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Barometric pressure, also known as atmospheric pressure, is the weight of the air in the Earth's atmosphere. It is the force exerted by the atmosphere onto everything within it, including the Earth's surface, objects, and living things.
Changes in barometric pressure are often associated with changes in weather, with high pressure often indicating clear skies and good weather, and low pressure indicating clouds, precipitation, and potentially stormy weather.
Barometric pressure can also affect the behavior of some people and animals, with changes in pressure potentially causing headaches, joint pain, and other symptoms.
Barometric pressure is measured using a barometer, with units such as inches of mercury (inHg) or millibars (mb) commonly used. Standard atmospheric pressure at sea level is typically around 1013.25 mb or 29.92 inHg.
Barometric pressure can also be used to calculate altitude, with lower pressure indicating higher altitudes and higher pressure indicating lower altitudes.
This can be useful for navigation, especially in areas where GPS or other electronic navigation methods may not be reliable.
Overall, atmospheric pressure, also known as barometric pressure plays an important role in both the weather and the health and well-being of living things on Earth, making it a crucial element to monitor and understand.
What are high and low barometric pressures? Barometric pressure above 1023 hPa (30.2 inHg) when adjusted to sea level is considered high pressure, while below 1009 hPa (29.8 inHg) is considered low.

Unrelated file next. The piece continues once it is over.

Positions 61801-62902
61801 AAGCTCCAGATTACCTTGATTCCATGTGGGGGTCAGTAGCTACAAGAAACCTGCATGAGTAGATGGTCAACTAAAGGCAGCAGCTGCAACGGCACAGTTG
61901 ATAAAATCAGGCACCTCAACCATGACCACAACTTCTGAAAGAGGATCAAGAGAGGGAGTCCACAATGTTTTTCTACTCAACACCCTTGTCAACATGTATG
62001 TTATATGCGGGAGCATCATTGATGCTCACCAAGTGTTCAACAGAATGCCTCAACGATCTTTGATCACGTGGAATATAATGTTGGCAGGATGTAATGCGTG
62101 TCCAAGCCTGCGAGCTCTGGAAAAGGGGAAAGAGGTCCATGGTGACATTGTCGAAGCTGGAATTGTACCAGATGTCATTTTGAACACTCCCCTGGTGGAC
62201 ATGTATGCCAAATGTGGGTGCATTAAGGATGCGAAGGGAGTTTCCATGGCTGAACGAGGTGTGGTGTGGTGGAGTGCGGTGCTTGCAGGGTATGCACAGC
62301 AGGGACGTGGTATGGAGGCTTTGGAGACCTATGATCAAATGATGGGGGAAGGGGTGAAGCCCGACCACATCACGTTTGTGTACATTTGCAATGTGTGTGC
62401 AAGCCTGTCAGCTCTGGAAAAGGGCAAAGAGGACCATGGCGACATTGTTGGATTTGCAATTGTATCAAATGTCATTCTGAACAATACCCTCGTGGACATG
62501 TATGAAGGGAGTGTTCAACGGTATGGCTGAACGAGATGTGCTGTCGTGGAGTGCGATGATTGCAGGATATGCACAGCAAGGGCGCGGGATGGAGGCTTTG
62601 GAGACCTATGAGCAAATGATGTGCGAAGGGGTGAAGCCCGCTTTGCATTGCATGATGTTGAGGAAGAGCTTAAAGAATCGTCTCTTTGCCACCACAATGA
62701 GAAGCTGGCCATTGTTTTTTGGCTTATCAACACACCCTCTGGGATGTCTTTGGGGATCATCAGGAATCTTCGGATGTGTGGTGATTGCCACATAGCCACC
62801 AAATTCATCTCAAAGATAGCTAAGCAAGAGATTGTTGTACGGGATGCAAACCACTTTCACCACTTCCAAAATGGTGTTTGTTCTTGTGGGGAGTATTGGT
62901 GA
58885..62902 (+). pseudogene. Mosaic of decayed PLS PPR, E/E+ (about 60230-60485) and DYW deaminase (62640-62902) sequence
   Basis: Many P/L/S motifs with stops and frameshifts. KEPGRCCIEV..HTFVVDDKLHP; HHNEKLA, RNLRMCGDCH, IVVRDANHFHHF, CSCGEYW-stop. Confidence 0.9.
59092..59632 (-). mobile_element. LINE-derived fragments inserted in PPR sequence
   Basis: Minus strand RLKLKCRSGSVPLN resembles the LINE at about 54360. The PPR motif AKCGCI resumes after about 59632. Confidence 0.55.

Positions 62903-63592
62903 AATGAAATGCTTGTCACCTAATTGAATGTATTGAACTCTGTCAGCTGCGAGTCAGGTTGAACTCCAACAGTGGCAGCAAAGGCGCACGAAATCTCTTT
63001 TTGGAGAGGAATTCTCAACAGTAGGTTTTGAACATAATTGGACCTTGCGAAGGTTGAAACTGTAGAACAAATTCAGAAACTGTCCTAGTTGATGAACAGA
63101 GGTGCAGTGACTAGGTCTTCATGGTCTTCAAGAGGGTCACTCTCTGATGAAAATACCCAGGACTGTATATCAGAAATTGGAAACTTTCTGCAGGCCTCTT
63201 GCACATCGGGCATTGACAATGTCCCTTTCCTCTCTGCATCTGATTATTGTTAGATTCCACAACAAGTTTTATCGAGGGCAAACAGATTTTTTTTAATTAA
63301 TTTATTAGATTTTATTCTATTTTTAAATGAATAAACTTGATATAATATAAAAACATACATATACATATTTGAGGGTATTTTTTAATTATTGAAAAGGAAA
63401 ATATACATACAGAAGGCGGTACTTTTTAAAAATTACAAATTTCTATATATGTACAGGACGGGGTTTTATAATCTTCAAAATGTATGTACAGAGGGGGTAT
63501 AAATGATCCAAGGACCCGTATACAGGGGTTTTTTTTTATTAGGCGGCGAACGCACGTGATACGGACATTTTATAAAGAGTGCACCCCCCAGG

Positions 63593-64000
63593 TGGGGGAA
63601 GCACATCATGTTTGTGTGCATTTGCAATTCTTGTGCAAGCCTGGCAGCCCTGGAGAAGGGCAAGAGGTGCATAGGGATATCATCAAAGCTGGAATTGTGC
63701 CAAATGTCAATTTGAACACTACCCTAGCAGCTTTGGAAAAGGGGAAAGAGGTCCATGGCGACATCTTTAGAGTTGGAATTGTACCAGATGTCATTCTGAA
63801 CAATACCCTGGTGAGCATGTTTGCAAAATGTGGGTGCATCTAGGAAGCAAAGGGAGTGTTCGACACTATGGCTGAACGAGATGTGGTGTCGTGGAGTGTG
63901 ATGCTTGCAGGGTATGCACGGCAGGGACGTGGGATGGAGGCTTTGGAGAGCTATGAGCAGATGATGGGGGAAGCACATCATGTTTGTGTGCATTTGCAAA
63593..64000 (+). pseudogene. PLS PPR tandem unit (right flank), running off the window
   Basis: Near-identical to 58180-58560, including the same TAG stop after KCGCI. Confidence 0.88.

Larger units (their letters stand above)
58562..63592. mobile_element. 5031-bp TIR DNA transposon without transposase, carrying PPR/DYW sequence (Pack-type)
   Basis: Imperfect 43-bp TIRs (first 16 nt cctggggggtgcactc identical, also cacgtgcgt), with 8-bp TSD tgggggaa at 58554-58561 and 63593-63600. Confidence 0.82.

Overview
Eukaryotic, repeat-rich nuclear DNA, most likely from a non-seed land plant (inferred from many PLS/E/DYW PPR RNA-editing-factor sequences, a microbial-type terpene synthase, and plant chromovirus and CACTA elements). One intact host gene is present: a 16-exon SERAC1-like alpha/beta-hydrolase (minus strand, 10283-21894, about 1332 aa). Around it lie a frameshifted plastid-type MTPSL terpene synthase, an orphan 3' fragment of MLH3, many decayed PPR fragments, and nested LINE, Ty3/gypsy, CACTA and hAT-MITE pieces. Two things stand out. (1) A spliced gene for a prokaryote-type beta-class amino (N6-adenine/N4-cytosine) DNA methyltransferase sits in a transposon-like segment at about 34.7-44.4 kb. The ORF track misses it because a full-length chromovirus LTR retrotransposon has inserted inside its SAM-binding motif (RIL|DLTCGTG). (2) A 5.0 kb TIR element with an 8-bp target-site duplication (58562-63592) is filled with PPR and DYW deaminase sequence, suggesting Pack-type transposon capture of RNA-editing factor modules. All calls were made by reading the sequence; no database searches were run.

Typically, in areas inhabited by humans, the barometric pressure will remain within the normal range of 1009 to 1023 hPa (29.8-30.2 inHg).
The global average barometric pressure at sea level is approximately 1013.25 hectopascals (hPa), or 29.92 inches of mercury (inHg). This is often referred to as one standard atmosphere (atm) of pressure.
However, it's worth noting that barometric pressure can vary depending on location and weather conditions.
Changes in barometric pressure can cause headaches in some people.
When there is a drop in the barometric pressure, such as before a storm, it can cause the expansion of the blood vessels, resulting in increased pressure in the head.
This can trigger barometric pressure headaches or migraines in some individuals.
However, not everyone is affected by changes in barometric pressure, and there can be other factors that cause headaches as well.
Barometric pressure in a hurricane tells us how strong or weak the storm is. When the pressure is low, the hurricane is intense, and when it's high, the storm is weaker.
Normally, the air pressure at sea level on a calm day is around 1013.2 millibars. But during a hurricane, at the center called the eye, the pressure can drop a lot, sometimes below 900 millibars.
This means the air in the eye is lighter than the air around it, creating a big difference in pressure. This causes air to rush from high to low pressure, making strong winds and thunderstorms.
For example, in Hurricane Wilma in 2005, the pressure dropped to 882 millibars, the lowest ever recorded in the Atlantic.
Other powerful hurricanes with low pressures include Hurricane Gilbert (888 millibars) in 1988, the Labor Day Hurricane (892 millibars) in 1935, and Hurricane Rita (895 millibars) in 2005.
These storms were all extremely destructive and reached Category 5, the highest level on the hurricane intensity scale.